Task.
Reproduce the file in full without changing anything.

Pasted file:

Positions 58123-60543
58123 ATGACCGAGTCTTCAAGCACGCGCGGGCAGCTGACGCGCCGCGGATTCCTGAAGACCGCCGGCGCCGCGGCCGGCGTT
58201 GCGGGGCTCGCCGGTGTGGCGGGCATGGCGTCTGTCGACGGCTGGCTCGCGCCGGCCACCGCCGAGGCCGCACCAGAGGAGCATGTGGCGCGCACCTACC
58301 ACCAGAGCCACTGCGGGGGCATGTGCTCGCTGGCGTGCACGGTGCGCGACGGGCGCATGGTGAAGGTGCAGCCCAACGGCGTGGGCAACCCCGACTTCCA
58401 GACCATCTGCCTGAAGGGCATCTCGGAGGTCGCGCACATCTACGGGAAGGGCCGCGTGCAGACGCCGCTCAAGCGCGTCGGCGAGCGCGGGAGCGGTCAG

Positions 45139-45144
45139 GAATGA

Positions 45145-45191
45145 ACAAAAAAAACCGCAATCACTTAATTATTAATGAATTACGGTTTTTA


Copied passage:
Positions 58123-60543
58123 ATGACCGAGTCTTCAAGCACGCGCGGGCAGCTGACGCGCCGCGGATTCCTGAAGACCGCCGGCGCCGCGGCCGGCGTT
58201 GCGGGGCTCGCCGGTGTGGCGGGCATGGCGTCTGTCGACGGCTGGCTCGCGCCGGCCACCGCCGAGGCCGCACCAGAGGAGCATGTGGCGCGCACCTACC
58301 ACCAGAGCCACTGCGGGGGCATGTGCTCGCTGGCGTGCACGGTGCGCGACGGGCGCATGGTGAAGGTGCAGCCCAACGGCGTGGGCAACCCCGACTTCCA
58401 GACCATCTGCCTGAAGGGCATCTCGGAGGTCGCGCACATCTACGGGAAGGGCCGCGTGCAGACGCCGCTCAAGCGCGTCGGCGAGCGCGGGAGCGGTCAG

Positions 45139-45144
45139 GAATGA

Positions 45145-45191
45145 ACAAAAAAAACCGCAATCACTTAATTATTAATGAATTACGGTTTTTA